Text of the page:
• Narcissistic personality disorder. This PD exhibits a pervasive pattern of grandiosity (in behavior or in fantasy), need for admiration, and a lack of empathy. This disorder typically develops in early adulthood and is present in multiple contexts. 
Cluster C

  • Avoidant personality disorder. This PD exhibits a pervasive pattern of social inhibition, feelings of inadequacy, and hypersensitivity to judgment and negative evaluation. This begins in early adulthood and presents in various contexts.
  • Dependent personality disorder. This PD exhibits a pervasive and excessive need to be taken care of, leading to clingy and submissive behavior and fear of separation. This PD presents in early adulthood and a variety of contexts.
  • Obsessive-compulsive personality disorder. This PD exhibits a pervasive pattern of preoccupation with orderliness, mental and interpersonal control, and perfectionism, lack of flexibility, openness, or efficiency. This PD develops in early adulthood and presents in various contexts.

Signs and Symptoms

Every personality disorder has a unique set of symptoms, but each cluster is also characterized by a unique theme. The themes for each cluster include:

  • Cluster A (odd/eccentric)
  • Cluster B (dramatic/erratic)
  • Cluster C (anxious/inhibited)
In general, personality disorders involve identity, sense of self, and relationships. People with personality disorders often have an unstable view of self and of the world around them. Their perceptions, thoughts, emotions, and behaviors tend to be more unstable.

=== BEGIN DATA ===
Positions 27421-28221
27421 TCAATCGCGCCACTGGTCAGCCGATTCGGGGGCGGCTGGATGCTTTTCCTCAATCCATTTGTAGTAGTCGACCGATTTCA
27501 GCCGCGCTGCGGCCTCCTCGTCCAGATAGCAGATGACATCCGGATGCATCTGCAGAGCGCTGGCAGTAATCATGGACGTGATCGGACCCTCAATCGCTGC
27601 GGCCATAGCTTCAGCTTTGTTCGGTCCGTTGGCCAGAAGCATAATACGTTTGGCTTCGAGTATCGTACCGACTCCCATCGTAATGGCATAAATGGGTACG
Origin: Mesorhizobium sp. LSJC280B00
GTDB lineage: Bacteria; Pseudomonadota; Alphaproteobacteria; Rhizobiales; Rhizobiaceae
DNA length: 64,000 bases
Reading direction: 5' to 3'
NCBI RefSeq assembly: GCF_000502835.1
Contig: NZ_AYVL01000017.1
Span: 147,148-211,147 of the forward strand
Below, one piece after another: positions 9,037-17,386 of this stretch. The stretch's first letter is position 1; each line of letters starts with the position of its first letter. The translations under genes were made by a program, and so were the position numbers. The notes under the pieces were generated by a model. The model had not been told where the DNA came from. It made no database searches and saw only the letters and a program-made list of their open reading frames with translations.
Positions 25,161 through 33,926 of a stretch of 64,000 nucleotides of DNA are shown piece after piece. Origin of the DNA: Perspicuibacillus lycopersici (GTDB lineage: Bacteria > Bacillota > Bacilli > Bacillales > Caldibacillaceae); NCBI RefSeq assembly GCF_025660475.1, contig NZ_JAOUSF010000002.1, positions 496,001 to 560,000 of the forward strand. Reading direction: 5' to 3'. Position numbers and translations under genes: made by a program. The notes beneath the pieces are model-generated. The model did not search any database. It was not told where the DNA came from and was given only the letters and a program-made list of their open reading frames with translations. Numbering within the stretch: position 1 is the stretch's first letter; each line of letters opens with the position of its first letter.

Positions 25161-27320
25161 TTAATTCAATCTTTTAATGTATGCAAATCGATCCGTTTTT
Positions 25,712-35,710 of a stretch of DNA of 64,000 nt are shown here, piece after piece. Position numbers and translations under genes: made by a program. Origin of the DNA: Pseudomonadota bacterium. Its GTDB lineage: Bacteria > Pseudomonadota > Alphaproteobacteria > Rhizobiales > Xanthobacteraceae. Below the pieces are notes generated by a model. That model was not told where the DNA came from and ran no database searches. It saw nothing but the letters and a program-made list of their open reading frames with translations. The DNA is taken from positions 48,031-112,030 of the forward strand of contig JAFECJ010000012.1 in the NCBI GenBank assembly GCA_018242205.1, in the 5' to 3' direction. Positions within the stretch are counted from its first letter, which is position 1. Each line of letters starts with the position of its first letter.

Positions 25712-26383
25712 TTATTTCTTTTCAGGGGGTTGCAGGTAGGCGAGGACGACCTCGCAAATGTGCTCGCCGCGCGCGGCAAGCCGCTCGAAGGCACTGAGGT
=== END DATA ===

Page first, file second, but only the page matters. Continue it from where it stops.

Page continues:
Personality disorders typically exhibit instability within interpersonal relationships, making initiating and maintaining relationships extremely difficult. Many people with personality disorders lack awareness to how their thoughts, perceptions, beliefs, feelings, and behaviors can be problematic.

If you or your loved one exhibit symptoms of a personality disorder, please consult with your healthcare or mental healthcare provider to take the next step toward healing and growth.


There is no singular cause for developing a personality disorder. Most personality disorders develop in teenage years or young adulthood. Antisocial personality disorder may start to develop before teenage years (symptoms usually present by age 11) but would be diagnosed as conduct disorder. Research has indicated that personality disorders develop from a combination of genetic and environmental factors.